Movement for optimal dilation during labour
Updated: Apr 20
Birthing positions, and our ability to move freely during labour was a topic of discussion in the yoga for pregnancy class I was teaching this week. We spoke about how labour is most often portrayed in films and tv by an image of mum lying on the hospital bed, feet often elevated in stirrups . This hasn’t always been the case…
… Interesting fact: the first record of a woman lying on her back during labour was of a lady named Louise de la Valliere. The year was 1663 and she was a mistress of King Louis XIV of France. History books suggest that it was King Louis’s choice to witness the birth of his baby. From this viewpoint, it was easier to see his baby emerge (previous to this, it was serious taboo to allow men into the birth room).
Whether this is the reason that women in labour were routinely moved to the bed, I am unsure. I’m no historian! However, what is apparent throughout history right up to the present day, is that traditional cultures and societies almost always choose upright positions during labour.
Irrespective of where you intend to give birth, it may be useful to know that women in labour need to be able to change position and move around freely. In the early stages of labour, movement greatly supports cervical dilation. Force of gravity also helps to bring baby into the position that will be optimal for the journey through the pelvis and birth canal.
There are so many benefits associated with upright positions in labour including:
Better use of gravity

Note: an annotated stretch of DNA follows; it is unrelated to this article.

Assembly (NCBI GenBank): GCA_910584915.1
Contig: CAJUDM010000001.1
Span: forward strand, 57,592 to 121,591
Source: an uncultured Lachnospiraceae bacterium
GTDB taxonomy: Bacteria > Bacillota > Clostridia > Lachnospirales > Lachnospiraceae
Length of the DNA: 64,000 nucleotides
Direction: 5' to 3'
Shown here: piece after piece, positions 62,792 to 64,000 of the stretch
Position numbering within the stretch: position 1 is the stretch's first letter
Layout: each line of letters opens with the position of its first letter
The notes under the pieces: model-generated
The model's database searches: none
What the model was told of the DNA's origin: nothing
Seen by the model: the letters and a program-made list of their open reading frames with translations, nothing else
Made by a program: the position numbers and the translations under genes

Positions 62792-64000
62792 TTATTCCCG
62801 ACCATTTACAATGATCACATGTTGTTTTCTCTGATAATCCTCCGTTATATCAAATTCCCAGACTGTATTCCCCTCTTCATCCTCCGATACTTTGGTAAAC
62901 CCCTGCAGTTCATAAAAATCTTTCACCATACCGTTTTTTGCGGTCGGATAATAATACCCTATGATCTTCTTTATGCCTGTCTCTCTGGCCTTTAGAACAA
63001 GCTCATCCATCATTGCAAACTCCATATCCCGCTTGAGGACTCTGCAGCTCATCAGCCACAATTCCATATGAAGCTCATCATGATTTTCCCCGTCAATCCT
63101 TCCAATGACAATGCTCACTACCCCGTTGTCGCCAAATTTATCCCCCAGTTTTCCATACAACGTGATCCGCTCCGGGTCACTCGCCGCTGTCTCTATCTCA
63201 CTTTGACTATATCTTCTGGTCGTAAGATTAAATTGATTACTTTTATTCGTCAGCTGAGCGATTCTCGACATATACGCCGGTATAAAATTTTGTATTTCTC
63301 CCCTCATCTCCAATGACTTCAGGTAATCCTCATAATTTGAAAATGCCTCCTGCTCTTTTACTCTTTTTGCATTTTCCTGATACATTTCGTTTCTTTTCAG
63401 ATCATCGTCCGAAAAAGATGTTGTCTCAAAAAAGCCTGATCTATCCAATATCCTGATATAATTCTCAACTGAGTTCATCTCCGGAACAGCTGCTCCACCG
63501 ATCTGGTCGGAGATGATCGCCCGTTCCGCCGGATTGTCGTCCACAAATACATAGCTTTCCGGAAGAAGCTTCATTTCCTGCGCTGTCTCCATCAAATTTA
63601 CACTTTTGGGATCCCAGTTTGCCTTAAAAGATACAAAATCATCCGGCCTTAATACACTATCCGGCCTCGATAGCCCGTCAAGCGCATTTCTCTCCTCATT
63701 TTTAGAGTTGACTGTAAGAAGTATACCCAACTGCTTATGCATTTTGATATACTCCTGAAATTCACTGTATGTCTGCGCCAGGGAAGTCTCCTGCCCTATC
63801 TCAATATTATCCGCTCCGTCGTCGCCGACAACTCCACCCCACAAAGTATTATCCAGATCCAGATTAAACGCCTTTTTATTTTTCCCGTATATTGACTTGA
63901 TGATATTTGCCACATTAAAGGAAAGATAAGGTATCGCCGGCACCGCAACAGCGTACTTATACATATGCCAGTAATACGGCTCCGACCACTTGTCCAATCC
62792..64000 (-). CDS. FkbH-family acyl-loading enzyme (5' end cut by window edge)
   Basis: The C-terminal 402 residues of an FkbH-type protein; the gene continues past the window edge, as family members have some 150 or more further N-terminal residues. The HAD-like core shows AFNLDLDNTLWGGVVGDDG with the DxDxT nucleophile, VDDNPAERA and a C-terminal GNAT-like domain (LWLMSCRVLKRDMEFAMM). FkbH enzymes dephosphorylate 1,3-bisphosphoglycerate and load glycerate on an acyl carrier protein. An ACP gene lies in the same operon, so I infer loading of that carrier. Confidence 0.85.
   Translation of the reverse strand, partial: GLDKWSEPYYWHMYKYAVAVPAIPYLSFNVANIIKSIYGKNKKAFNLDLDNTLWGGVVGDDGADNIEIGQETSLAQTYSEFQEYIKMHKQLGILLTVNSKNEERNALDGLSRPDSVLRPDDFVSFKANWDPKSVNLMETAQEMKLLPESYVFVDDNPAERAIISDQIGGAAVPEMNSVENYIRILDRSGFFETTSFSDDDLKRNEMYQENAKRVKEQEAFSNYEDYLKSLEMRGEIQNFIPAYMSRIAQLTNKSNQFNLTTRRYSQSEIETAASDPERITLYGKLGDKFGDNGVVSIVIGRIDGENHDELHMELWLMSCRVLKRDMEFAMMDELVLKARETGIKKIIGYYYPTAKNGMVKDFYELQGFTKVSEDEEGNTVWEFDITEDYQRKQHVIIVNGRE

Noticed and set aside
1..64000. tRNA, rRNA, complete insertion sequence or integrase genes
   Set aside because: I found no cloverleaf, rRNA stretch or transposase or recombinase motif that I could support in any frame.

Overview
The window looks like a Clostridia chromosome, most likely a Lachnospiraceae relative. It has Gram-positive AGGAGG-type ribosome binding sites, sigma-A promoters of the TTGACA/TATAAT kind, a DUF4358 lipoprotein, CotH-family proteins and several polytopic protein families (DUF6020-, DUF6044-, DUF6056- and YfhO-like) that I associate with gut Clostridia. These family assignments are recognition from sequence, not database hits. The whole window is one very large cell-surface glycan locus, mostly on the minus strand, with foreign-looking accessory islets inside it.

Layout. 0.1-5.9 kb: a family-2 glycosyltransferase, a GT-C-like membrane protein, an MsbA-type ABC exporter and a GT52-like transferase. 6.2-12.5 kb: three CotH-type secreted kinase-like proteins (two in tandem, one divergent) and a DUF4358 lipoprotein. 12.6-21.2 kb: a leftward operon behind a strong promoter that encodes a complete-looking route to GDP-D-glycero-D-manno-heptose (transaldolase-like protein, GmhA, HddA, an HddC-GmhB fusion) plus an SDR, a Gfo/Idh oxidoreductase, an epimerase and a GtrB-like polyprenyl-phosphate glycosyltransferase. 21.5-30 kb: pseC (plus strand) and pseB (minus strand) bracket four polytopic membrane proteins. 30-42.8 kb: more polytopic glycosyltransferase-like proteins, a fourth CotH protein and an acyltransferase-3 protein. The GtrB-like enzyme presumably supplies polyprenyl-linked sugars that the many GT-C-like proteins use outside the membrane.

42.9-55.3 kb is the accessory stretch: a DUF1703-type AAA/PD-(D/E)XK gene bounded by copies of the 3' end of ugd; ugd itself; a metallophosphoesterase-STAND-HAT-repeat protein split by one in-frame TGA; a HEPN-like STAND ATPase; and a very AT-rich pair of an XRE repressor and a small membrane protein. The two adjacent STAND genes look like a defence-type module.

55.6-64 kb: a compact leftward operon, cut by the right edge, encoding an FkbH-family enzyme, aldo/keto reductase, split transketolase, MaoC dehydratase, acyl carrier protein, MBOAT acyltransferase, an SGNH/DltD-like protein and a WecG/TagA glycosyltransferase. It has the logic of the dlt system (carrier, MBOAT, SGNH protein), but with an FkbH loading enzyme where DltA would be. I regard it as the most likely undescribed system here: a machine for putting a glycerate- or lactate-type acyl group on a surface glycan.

Optimal circulation between mum and baby as there is no compression of baby’s weight on mum’s major blood vessels
Better alignment for baby as they pass through the pelvis
When I am working with couples or facilitating hypnobirthing classes, one of the hypnotic suggestions I continuously use is: ‘trust your body, it knows what to do’. This was true for me during my second labour. In the first stage of labour (even whilst knowing that movement is optimal), I felt the need to rest. I lay on the bed and breathed through each of the surges as they came. This was right for me at that moment.
As soon as my body transitioned into the second stage of labour, I felt a sudden rush of energy. At that moment, I could have rivalled any Olympian for height as I leapt off the bed and landed gracefully (or at least it felt that way!!) into a squatting position using the raised bed as a support for my arms and head.
A swift thirty minutes later, and with gravity very much on my side, my beautiful little bundle Alannah Maeve arrived into the world. My body, in all its primal instinct, knew exactly what it was doing even if my ‘thinking’ brain was lagging behind.
Here are my top tips:
It is not uncommon to feel restless during the first stage of labour. Sitting on your birth partner’s lap, a birthing ball or even the toilet can help.
Work with your body and trust its messages. If you are not comfortable in a particular position, change it
In some hospital rooms there is, what essentially could be described as a pole dancer’s pole in the corner. These are fantastic to grip onto during labour. This gripping also supports cervix dilation
There are so many lovely labour positions to choose from but can include, ‘polar bear position’, ‘the leaping frog’, garland pose, supported stand position (squatting whilst supported underarms by birth partner) and hands and knees position
It is also worth practicing these in advance of labour as a sort of birth rehearsal. The polar pose in particular is very helpful to spend time in, in the later stages of pregnancy; it encourages baby to move into optimal position prior to labour
But most importantly of all, trust your body. It knows what to do